Chapter Three of the textbook, and this week’s topic, deals with “Sacred Power.” As the textbook says, “Power is a basic religious category.” Power could be defined as “the ability to do things.” If I have the power to dunk a basketball, then I have the ability to dunk a basketball (which, by the way, I do not that power or ability!) The word “sacred” can be defined in many ways, but it is related etymologically to “sacrifice”, something that is not done in the ordinary world, but is done inside the temple, for those who are initiated. Hence, “Sacred” can mean “that is which is set apart from the ordinary.” Thus, Sacred Power can mean “those forces or abilities that are beyond the ordinary, set apart from the ordinary.”
In various religions there are a wide range of powers beyond the ordinary. Pages 45-55 in the textbook describes and discusses various forms of sacred power: spirits, ancestors, totems, gods, goddesses, etc. As you read these pages consider the examples from the different religions that illustrate these forms of sacred power: from African, native American, Persian, Christian, Islamic, Hindu (and more) religious traditions. The two case studies (the Dao of the Dao De Jing and God of St. Anselm) present two contrasting examples of Sacred Power.
E. B. Tylor is often termed “the father of anthropology.” Although not often read today in Cultural Anthropology courses he was a major early figure in Anthropology and Religious Studies. His view of religion can be termed an “evolutionist” view (see Week Two lecture on Types of Definitions of Religion.) That is to say, he was looking for the origin or beginning of religion; where did religion start and how has it evolved. In asking this he was influenced by the thought of Charles Darwin, the father of biological evolution. Darwin had proposed that species of life (bugs, animals, etc.) had not been created all at once, but had evolved from other, less complex life forms (see the reading from Darwin on Canvas.) In a similar way, Tylor and other social scientists influenced by Darwin believed social forms (such as social groups, education, politics, etc.) also evolved over the centuries from less complex to more complex forms (this approach to social science is usually termed Social Darwinism.) Tylor belongs to this tradition. (see pages 46-47 in the textbook.) In the reading on Canvas from Tylor he asks “how should we study religion, and where does religion come from? What is the simplest, most basic version of religion?” Read the Tylor selection to see his answer, but part of the answer is “spirits” and “animism.” As the book states, “Animism refers to religious practices and beliefs centering on the notion that spirits or souls inhabit and animate most, if not all, natural phenomena.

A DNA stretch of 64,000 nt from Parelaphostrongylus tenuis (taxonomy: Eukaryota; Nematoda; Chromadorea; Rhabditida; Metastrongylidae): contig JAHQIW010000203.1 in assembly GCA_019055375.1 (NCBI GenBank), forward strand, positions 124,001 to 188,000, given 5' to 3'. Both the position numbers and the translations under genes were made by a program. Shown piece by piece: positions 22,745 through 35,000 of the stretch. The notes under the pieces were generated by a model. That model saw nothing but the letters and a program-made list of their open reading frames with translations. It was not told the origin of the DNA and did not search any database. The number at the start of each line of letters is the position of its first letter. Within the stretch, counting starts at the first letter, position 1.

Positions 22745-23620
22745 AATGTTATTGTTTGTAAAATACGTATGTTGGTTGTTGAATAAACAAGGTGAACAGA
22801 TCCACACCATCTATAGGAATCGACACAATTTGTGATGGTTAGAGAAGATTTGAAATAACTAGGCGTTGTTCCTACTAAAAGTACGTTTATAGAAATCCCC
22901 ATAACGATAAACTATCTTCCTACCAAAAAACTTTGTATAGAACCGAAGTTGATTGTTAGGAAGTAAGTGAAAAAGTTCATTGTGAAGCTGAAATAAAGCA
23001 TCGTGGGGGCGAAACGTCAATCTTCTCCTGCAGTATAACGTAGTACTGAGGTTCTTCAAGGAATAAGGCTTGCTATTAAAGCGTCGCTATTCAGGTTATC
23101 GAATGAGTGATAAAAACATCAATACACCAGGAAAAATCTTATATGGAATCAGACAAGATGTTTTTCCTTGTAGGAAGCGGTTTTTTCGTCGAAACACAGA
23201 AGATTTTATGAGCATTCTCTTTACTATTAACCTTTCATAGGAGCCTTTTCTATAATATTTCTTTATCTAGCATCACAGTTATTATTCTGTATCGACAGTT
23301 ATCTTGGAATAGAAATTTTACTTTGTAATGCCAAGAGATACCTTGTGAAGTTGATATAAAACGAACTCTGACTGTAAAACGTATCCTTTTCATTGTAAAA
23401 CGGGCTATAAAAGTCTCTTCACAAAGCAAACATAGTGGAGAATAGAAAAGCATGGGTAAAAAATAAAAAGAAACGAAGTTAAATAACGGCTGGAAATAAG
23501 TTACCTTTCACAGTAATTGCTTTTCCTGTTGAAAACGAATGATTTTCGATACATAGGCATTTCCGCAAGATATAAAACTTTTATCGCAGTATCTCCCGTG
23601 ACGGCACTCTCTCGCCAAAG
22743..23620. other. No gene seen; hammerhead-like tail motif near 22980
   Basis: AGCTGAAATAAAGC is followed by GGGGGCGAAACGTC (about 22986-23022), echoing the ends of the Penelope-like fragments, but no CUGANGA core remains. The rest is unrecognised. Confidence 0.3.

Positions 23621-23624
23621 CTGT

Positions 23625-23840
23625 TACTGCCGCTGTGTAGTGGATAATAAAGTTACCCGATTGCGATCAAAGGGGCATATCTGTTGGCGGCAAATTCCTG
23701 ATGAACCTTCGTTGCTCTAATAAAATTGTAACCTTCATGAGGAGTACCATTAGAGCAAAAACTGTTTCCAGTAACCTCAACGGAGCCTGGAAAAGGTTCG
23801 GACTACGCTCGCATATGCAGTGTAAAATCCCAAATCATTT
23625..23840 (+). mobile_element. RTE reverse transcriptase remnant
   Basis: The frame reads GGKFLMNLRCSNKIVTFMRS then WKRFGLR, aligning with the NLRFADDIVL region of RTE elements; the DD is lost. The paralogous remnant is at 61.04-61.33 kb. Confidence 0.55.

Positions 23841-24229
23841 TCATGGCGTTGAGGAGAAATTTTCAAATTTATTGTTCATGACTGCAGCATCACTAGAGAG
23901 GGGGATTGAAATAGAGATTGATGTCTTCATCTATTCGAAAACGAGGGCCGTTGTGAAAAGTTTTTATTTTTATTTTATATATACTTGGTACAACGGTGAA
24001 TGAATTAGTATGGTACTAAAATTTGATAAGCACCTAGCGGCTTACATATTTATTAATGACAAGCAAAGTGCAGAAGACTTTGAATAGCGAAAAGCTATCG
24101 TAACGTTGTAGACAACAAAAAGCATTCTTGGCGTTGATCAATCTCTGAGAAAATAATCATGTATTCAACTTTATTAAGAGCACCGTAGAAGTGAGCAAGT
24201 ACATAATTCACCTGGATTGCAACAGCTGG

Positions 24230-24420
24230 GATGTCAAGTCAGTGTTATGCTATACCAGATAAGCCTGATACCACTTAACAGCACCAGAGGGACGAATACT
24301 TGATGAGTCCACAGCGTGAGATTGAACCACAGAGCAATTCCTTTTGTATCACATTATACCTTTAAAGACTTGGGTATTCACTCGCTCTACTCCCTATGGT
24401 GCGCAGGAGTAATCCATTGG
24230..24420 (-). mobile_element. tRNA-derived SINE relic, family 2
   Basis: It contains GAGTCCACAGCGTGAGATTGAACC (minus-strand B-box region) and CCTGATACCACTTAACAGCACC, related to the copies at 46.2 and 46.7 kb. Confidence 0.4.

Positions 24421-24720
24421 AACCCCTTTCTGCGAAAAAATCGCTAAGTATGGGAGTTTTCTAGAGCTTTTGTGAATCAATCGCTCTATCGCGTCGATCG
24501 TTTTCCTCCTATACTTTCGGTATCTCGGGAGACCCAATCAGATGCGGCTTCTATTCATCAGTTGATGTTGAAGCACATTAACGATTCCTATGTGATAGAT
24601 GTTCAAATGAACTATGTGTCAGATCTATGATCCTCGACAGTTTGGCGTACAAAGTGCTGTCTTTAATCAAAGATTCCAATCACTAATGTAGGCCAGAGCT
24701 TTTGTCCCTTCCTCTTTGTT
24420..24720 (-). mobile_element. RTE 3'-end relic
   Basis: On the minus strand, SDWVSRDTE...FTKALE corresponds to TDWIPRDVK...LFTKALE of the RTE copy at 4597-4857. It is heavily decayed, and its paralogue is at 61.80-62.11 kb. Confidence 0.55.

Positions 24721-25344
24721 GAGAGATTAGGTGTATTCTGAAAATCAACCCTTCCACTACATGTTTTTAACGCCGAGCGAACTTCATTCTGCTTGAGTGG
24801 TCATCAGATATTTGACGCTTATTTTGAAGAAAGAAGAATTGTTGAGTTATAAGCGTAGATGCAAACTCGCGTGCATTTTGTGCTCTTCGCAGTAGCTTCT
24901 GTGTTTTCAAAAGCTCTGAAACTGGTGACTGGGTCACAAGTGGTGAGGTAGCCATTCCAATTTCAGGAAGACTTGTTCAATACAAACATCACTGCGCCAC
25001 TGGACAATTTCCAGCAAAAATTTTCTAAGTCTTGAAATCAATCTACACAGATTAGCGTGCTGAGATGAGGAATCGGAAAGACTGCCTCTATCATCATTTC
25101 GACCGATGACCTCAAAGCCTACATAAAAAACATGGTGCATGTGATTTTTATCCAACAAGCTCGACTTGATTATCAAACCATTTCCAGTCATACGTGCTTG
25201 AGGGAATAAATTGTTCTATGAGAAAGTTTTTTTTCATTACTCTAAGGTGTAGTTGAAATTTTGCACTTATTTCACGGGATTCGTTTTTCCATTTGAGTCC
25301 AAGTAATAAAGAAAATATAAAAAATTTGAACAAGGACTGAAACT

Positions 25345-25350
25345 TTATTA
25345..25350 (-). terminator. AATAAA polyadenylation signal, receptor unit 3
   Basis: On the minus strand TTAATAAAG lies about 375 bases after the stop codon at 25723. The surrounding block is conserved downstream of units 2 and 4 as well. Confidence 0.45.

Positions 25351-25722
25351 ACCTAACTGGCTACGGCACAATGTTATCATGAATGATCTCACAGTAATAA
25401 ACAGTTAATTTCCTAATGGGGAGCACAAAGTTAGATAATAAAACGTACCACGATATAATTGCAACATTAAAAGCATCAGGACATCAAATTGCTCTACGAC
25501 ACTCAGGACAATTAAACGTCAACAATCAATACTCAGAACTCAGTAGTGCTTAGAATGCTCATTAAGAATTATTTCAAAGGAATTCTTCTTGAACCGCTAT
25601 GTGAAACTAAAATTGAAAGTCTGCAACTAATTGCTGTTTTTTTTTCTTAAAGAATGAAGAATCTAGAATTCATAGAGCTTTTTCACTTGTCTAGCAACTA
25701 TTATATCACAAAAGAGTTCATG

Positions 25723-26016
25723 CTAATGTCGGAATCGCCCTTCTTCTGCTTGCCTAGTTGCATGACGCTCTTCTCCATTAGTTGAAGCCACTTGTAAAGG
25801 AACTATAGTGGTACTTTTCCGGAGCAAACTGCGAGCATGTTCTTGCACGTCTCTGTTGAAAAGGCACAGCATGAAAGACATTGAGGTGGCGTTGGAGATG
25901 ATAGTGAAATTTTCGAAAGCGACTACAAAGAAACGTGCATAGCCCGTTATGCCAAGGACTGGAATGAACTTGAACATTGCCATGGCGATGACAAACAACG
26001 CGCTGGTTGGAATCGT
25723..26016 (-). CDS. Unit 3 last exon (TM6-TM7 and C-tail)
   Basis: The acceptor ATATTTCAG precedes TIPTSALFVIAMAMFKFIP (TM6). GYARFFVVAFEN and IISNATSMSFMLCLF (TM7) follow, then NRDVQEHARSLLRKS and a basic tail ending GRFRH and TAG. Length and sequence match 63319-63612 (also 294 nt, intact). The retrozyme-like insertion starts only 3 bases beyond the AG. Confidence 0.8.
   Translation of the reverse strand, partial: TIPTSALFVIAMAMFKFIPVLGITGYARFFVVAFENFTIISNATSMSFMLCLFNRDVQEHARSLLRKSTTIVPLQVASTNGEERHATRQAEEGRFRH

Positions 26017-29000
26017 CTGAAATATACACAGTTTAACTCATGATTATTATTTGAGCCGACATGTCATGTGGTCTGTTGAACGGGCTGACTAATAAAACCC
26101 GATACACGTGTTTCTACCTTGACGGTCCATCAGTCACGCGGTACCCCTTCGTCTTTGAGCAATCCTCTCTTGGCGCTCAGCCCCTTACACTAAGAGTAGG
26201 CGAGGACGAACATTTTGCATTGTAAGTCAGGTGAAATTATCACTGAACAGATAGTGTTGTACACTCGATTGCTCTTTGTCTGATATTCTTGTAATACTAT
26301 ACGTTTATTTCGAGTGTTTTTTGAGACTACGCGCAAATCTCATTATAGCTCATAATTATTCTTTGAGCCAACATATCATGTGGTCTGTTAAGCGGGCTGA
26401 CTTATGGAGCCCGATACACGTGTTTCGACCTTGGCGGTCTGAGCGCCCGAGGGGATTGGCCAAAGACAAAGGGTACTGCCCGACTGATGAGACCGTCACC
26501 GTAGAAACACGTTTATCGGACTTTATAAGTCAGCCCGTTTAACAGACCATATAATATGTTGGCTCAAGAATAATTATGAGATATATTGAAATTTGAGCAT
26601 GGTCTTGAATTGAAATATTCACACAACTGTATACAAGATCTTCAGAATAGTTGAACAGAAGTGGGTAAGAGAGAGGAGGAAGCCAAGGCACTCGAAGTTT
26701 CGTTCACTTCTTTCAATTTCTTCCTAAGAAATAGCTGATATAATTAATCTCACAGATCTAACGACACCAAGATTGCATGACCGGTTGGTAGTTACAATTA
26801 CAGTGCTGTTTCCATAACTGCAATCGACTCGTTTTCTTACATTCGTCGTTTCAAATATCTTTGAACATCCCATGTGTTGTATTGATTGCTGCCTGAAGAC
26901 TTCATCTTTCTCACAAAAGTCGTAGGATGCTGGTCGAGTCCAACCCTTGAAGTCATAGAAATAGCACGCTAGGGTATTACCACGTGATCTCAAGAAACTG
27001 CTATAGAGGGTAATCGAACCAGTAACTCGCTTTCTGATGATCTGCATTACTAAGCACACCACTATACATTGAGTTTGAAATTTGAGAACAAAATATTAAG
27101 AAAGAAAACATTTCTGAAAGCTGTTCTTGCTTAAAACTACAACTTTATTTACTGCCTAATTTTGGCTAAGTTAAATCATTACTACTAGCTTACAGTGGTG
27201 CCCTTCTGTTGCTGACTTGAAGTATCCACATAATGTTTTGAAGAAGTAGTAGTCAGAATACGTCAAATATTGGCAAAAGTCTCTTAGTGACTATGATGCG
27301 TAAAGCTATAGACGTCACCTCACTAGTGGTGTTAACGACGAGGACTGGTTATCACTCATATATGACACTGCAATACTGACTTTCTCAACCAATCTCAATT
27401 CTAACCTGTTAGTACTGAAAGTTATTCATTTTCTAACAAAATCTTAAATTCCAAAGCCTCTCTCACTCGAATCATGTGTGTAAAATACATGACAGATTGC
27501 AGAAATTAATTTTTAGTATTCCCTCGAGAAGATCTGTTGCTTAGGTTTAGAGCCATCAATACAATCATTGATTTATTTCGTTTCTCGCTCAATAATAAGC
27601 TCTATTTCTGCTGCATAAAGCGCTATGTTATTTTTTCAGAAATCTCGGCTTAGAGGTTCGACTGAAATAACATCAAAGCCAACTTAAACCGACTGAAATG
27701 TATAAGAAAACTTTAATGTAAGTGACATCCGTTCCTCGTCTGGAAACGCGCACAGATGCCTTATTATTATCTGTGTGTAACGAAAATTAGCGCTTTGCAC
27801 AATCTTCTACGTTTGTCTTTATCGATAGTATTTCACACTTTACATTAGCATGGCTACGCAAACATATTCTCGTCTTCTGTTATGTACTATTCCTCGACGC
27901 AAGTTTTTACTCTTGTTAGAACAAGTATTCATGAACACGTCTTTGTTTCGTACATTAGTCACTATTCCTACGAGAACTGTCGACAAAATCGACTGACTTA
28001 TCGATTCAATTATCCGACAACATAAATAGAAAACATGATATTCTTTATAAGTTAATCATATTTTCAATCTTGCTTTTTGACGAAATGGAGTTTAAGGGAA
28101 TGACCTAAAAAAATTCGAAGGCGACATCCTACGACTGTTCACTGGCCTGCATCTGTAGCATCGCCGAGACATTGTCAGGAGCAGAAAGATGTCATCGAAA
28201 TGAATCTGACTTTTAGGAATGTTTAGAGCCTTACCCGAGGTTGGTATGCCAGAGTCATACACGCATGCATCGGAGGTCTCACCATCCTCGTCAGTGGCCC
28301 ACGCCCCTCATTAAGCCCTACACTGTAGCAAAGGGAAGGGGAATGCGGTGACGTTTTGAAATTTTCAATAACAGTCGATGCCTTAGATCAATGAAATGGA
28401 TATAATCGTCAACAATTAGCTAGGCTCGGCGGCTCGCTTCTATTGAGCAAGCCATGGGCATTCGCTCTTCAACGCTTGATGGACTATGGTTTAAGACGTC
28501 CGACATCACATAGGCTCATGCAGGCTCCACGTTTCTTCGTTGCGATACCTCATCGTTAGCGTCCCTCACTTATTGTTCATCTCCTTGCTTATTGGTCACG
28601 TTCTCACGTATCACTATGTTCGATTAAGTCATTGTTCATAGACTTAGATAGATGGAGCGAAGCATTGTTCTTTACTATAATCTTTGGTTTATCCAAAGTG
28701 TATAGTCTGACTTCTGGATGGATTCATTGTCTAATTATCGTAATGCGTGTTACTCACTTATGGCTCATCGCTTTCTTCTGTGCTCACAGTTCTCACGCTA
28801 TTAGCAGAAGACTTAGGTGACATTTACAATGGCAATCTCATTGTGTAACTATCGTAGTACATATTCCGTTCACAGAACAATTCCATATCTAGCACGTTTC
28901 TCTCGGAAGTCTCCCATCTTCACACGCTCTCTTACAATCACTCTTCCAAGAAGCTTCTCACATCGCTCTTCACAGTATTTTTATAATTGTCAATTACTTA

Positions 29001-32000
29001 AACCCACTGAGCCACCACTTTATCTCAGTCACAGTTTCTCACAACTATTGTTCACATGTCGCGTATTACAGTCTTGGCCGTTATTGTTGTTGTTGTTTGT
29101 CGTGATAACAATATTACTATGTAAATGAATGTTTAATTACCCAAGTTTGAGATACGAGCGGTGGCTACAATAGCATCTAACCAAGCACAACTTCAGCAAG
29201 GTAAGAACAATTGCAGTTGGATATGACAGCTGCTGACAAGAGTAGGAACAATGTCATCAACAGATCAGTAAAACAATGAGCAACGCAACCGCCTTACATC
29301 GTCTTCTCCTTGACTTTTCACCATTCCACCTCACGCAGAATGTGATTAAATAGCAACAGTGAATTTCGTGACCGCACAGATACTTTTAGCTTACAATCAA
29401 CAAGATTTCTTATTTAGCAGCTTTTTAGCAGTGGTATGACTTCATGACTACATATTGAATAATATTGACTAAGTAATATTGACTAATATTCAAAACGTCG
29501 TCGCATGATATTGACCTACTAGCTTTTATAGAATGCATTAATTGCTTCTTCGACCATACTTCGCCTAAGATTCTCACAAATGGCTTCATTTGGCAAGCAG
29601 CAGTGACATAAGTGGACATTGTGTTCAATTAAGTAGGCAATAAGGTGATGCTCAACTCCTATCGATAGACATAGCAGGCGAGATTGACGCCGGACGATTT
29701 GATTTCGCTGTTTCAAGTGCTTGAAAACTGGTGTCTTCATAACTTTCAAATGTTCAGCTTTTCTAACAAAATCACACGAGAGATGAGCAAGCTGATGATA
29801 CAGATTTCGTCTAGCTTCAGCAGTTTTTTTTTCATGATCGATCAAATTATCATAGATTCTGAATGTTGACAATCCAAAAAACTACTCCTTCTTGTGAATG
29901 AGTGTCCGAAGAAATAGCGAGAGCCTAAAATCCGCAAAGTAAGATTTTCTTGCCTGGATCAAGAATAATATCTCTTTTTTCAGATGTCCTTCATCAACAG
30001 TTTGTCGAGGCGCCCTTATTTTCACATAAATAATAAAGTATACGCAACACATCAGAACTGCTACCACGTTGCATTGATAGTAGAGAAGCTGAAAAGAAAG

Given this context, here is the writing assignment for Week Four. After reading Chapter Three of Studying Religion, and the Canvas readings by Darwin and Tylor, write one-two pages addressing the following: a) Explain E. B. Tylor’s theory of the origin of religion. Give examples from his writings. b) How might Tylor have been influenced by Darwin’s discoveries? Give examples from the Tylor and the Darwin readings.